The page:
"During covid, I was laid off for months and spent that whole time keeping up to date on everything going on in the world. I mean everything I possibly could, every single day. I reached the point of obsession and the massive amount of negative crushed me. There was so much bad going on so much suffering that eventually, one day I just set it all down and said I'll check in in a month. Best decision I made that year, the only thing that kept my sanity. Just taking time away and not bathing in it every day." — Primerallen

20. 

"People will listen to politicians over their doctors." — GhostalMedia

21. 

"A decent amount of people I work with surprised me a lot during the pandemic. People I used to have some respect for revealed themselves as complete idiots. It was really sobering." — RiW-Kirby

Photo courtesy of Girls at Work

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As if the social pressure wasn't enough, a child that age has to deal with the intensely awkward psychological and biological changes of puberty at the same time.

Jason Smith, the principal of Stonybrook Intermediate and Middle School in Warren Township, Indiana, had a young student sent to his office recently, and his ability to understand his feelings made all the difference.

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All images provided by Adewole Adamson

It begins with more inclusive conversations at a patient level

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Adewole Adamson, MD, of the University of Texas, Austin, aims to create more equity in health care by gathering data from more diverse populations by using artificial intelligence (AI), a type of machine learning. Dr. Adamson’s work is funded by the American Cancer Society (ACS), an organization committed to advancing health equity through research priorities, programs and services for groups who have been marginalized.

Melanoma became a particular focus for Dr. Adamson after meeting Avery Smith, who lost his wife—a Black woman—to the deadly disease.

melanoma,  melanoma for dark skin Avery Smith (left) and Adamson (sidenote)

This personal encounter, coupled with multiple conversations with Black dermatology patients, drove Dr. Adamson to a concerning discovery: as advanced as AI is at detecting possible skin cancers, it is heavily biased.

To understand this bias, it helps to first know how AI works in the early detection of skin cancer, which Dr. Adamson explains in his paper for the New England Journal of Medicine (paywall). The process uses computers that rely on sets of accumulated data to learn what healthy or unhealthy skin looks like and then create an algorithm to predict diagnoses based on those data sets.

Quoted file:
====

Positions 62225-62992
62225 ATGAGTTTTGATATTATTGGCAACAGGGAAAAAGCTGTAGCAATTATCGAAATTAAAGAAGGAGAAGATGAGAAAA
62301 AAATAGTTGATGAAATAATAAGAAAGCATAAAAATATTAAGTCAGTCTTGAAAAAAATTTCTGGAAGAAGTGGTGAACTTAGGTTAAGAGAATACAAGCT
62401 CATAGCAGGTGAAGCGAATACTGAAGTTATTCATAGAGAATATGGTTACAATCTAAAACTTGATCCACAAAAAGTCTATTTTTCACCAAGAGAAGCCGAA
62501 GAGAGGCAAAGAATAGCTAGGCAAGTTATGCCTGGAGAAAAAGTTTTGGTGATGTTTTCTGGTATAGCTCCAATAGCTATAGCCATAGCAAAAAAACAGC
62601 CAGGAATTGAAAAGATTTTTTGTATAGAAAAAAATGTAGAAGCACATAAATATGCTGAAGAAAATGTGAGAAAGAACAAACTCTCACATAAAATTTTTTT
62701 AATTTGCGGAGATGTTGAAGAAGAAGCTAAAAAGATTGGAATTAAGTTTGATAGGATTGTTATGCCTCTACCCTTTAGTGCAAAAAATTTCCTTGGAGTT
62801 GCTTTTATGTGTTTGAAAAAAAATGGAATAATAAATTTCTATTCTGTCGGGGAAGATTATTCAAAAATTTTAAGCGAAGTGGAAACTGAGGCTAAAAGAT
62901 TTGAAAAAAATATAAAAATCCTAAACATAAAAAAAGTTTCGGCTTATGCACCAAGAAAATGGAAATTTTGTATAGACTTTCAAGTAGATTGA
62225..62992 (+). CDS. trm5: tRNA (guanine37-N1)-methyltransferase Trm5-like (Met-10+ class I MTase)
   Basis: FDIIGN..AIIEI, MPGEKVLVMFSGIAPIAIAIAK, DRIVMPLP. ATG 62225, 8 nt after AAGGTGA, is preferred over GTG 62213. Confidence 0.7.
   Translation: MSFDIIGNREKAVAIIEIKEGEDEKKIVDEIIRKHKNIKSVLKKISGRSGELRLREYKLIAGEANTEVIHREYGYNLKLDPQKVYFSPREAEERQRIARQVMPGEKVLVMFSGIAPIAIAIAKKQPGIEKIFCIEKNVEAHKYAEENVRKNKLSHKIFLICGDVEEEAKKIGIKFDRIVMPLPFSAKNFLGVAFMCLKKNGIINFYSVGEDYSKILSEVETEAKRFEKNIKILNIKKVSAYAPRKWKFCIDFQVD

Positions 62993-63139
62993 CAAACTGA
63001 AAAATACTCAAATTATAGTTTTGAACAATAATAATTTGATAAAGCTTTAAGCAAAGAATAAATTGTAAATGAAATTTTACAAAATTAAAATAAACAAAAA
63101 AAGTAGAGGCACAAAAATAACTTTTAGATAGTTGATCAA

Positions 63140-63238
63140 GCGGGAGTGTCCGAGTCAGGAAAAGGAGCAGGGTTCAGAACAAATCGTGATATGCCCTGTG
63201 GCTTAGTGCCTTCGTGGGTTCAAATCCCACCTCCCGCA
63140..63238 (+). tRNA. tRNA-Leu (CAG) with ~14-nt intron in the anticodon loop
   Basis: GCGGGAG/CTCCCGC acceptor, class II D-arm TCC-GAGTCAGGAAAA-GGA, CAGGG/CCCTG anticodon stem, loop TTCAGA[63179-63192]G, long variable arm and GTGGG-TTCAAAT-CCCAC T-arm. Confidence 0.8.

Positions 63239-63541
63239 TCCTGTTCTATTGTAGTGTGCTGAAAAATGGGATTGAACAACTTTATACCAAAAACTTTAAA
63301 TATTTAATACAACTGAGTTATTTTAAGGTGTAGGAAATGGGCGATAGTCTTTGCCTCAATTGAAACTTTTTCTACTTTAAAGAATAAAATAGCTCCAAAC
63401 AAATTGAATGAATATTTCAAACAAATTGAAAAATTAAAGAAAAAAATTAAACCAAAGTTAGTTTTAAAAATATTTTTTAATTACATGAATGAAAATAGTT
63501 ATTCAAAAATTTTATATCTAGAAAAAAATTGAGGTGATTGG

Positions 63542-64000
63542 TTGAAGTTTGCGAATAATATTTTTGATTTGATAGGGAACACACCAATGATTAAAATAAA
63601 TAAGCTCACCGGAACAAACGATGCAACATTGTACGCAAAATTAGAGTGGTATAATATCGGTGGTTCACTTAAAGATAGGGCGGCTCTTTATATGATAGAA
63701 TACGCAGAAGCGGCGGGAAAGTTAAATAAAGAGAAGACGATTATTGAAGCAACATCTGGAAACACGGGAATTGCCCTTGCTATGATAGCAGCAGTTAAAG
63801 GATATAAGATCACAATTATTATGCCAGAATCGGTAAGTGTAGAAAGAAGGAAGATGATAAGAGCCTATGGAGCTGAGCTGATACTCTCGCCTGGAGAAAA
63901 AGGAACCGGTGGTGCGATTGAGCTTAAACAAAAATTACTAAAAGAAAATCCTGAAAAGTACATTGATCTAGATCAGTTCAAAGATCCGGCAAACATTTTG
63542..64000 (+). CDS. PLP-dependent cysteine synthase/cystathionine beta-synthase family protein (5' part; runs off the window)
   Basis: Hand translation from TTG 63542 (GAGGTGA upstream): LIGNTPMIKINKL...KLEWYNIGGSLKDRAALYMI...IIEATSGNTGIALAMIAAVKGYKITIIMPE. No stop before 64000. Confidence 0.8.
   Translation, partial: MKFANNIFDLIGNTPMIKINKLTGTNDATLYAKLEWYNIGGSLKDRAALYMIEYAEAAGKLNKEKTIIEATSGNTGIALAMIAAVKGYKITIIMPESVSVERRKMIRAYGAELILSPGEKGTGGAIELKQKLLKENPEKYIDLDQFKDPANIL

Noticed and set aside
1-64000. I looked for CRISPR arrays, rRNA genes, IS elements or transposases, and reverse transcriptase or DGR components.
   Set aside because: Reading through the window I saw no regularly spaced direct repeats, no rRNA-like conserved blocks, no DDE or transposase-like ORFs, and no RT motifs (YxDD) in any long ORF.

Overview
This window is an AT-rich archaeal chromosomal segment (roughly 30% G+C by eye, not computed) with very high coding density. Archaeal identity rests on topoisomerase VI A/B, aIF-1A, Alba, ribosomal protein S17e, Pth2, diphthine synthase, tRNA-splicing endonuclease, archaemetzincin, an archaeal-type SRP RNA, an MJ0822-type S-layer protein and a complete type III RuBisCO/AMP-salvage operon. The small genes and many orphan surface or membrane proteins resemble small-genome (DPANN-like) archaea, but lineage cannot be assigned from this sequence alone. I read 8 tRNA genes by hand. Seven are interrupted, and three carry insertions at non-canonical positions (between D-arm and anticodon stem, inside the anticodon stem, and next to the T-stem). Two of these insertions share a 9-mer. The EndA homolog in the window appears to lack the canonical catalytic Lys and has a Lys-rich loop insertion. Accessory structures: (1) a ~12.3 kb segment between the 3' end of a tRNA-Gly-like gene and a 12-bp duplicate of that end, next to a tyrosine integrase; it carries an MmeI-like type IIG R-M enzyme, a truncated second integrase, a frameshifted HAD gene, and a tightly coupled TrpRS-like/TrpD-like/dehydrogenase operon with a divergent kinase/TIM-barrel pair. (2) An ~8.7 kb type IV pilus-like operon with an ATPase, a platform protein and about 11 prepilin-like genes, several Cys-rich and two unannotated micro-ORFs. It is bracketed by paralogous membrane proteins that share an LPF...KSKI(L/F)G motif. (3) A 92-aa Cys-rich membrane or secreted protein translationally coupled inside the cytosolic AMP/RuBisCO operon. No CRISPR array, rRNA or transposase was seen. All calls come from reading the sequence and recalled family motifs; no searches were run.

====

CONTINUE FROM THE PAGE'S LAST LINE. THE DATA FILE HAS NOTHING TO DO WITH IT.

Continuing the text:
This process, known as supervised learning, could lead to huge benefits in preventive care.

After all, early detection is key to better outcomes. The problem is that the data sets don’t include enough information about darker skin tones. As Adamson put it, “everything is viewed through a ‘white lens.’”

“If you don’t teach the algorithm with a diverse set of images, then that algorithm won’t work out in the public that is diverse,” writes Adamson in a study he co-wrote with Smith (according to a story in The Atlantic). “So there’s risk, then, for people with skin of color to fall through the cracks.”

Tragically, Smith’s wife was diagnosed with melanoma too late and paid the ultimate price for it. And she was not an anomaly—though the disease is more common for White patients, Black cancer patients are far more likely to be diagnosed at later stages, causing a notable disparity in survival rates between non-Hispanics whites (90%) and non-Hispanic blacks (66%).

As a computer scientist, Smith suspected this racial bias and reached out to Adamson, hoping a Black dermatologist would have more diverse data sets. Though Adamson didn’t have what Smith was initially looking for, this realization ignited a personal mission to investigate and reduce disparities.

Now, Adamson uses the knowledge gained through his years of research to help advance the fight for health equity. To him, that means not only gaining a wider array of data sets, but also having more conversations with patients to understand how socioeconomic status impacts the level and efficiency of care.

“At the end of the day, what matters most is how we help patients at the patient level,” Adamson told Upworthy. “And how can you do that without knowing exactly what barriers they face?”

american cancer society, skin cacner treatment"What matters most is how we help patients at the patient level."https://www.kellydavidsonstudio.com/

The American Cancer Society believes everyone deserves a fair and just opportunity to prevent, find, treat, and survive cancer—regardless of how much money they make, the color of their skin, their sexual orientation, gender identity, their disability status, or where they live. Inclusive tools and resources on the Health Equity section of their website can be found here. For more information about skin cancer, visit cancer.org/skincancer.

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Pop Culture